Morning Briefing – Eyes on BoE (and Downing St.)
Ken Odeluga July 14, 2016 4:44 PM
<p>The spotlight will remain firmly on the United Kingdom on Thursday after Wednesday evening’s sparkling line-up of political stars brought surprise and intrigue in equal […]</p>
The spotlight will remain firmly on the United Kingdom on Thursday after Wednesday evening’s sparkling line-up of political stars brought surprise and intrigue in equal measure, though with little discernible market impact, so far.
Still, it’s likely the equally speedy formation of Theresa May’s new government after her expedited installation as British Prime Minister has helped the general sense that political stability is returning. And markets certainly like that.
Here’s how the major global markets stood around just before this article went online.
|Name||Last||Pct. Chng.||Net Chng.||Close|
|DJ INDU AVERAGE||18372.12||0.13||24.45||18347.67|
|BRENT CRUDE Futures||46.81||1.19||0.55||46.26|
In short, risk is on, even if just moderately and safe-have assets are being let go for the moment.
Obviously all (other) eyes are on London and The Bank of England and the broad expectation now is that the Bank will oblige by cutting its main rate by 25 basis points. Peculiarly, this consensus—shown in polls of economists by both Bloomberg and Reuters, is the reverse of what appeared to be the widespread market expectation earlier in the week. Reuters was still quoting consensus forecasts that the bank would hold off as late as Tuesday.
Balancing political considerations (i.e. criticism, from Leave supporters and the press) before the referendum and after with recent signals from BoE governor Carney, that further easing of various sorts is imperative, with the reality that British stock markets have not fallen off a cliff, we think the Bank will announce a 0.25% Bank rate cut at 12.00pm London time, but nothing else for now.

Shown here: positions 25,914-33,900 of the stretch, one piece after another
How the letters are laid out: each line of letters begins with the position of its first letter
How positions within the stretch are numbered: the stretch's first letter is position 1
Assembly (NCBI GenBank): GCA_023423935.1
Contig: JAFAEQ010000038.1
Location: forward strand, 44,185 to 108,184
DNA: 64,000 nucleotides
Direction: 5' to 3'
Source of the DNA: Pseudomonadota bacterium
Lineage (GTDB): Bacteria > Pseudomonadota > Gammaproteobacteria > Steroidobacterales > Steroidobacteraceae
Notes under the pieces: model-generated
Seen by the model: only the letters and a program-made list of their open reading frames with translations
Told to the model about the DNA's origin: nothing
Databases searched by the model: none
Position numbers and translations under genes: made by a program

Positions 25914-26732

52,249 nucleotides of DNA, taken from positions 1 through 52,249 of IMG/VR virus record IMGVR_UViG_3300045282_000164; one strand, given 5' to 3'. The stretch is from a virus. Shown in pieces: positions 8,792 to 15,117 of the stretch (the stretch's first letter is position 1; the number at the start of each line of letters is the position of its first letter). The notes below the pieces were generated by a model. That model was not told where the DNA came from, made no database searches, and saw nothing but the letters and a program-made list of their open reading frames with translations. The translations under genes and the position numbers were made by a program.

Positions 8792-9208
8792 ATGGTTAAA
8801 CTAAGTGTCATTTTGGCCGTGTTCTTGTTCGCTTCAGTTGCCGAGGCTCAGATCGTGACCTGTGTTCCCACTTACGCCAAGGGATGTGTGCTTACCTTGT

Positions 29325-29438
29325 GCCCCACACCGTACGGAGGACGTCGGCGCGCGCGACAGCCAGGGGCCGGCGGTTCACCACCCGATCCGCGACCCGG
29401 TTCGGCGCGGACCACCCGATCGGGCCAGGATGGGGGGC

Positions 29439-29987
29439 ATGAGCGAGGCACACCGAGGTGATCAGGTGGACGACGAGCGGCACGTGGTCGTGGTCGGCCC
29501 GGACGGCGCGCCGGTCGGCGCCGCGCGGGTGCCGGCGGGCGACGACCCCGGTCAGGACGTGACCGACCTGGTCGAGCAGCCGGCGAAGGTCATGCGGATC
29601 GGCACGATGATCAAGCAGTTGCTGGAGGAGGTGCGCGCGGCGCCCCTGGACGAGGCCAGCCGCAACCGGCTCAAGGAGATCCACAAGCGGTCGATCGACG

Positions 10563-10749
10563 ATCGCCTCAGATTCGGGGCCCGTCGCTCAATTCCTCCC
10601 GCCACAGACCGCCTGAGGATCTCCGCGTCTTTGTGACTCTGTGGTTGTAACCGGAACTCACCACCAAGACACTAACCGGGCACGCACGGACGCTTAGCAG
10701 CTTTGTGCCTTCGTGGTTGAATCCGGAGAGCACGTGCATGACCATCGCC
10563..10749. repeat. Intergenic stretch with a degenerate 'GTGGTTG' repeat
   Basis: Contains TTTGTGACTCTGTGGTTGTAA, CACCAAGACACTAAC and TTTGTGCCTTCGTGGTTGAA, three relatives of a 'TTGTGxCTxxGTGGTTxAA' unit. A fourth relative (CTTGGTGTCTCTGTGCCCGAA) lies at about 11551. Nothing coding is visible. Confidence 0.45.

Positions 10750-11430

The preeminent market for BoE interest rate speculation is ‘short-sterling’ futures, more formally known as 3-month Libor futures, have been pricing in an interest rate cut of at least 25 basis points ever since the referendum vote was known. At last check, the change in base rates over the next three months implied by LIFFE’s 3-month Libor contract was 44.5 basis points, to be precise. That suggests an implausible scenario of one standard 25 point cut and a 19½ slice too. That’s unlikely.
Subsequently—if speculators are a reliable indication—it looks like a quarter of a percentage point cut is on the cards. Markets also seem to be signalling that they expect the Bank to also tinker further around the so-called monetary margins, with a resumption of the asset purchasing programme, running at £25bn, per quarter being the most obvious way to do that. However, we do not think there is any reliable way to predict when QE might restart.
We would expect the risk-on feel over global markets to get fresh legs from a 0.25% rate cut. Whilst in many quarters markets have more than fully priced such a move in advance, we expect momentum effects and imprecisely increased sentiment to propel sterling and UK shares further.
We particularly expect the more UK-rooted FTSE 250 and other indices for listed SMEs to reload and strongly surpass gains of between 2%-4% this week.
A knee-jerk reaction by sterling against the dollar from a 25bp cut, after the pound advanced more than 4% from fresh 30-plus year lows marked last week, should be negative. However we think sterling has fully priced contained easing of the type we expect, and we would see the resumption of the pound’s recovery continuing in short order.
Should the Bank of England surprise with no action or perhaps merely with a resumption of its purchasing programme without a rate cut, we would expect ‘risk assets’ like stocks, particularly those outside of the largely dollar-denominated FTSE 100, to slide.
Sterling’s recovery would accelerate; $1.33 might not be achieved on Thursday, but it would be within easy reach by the European close.
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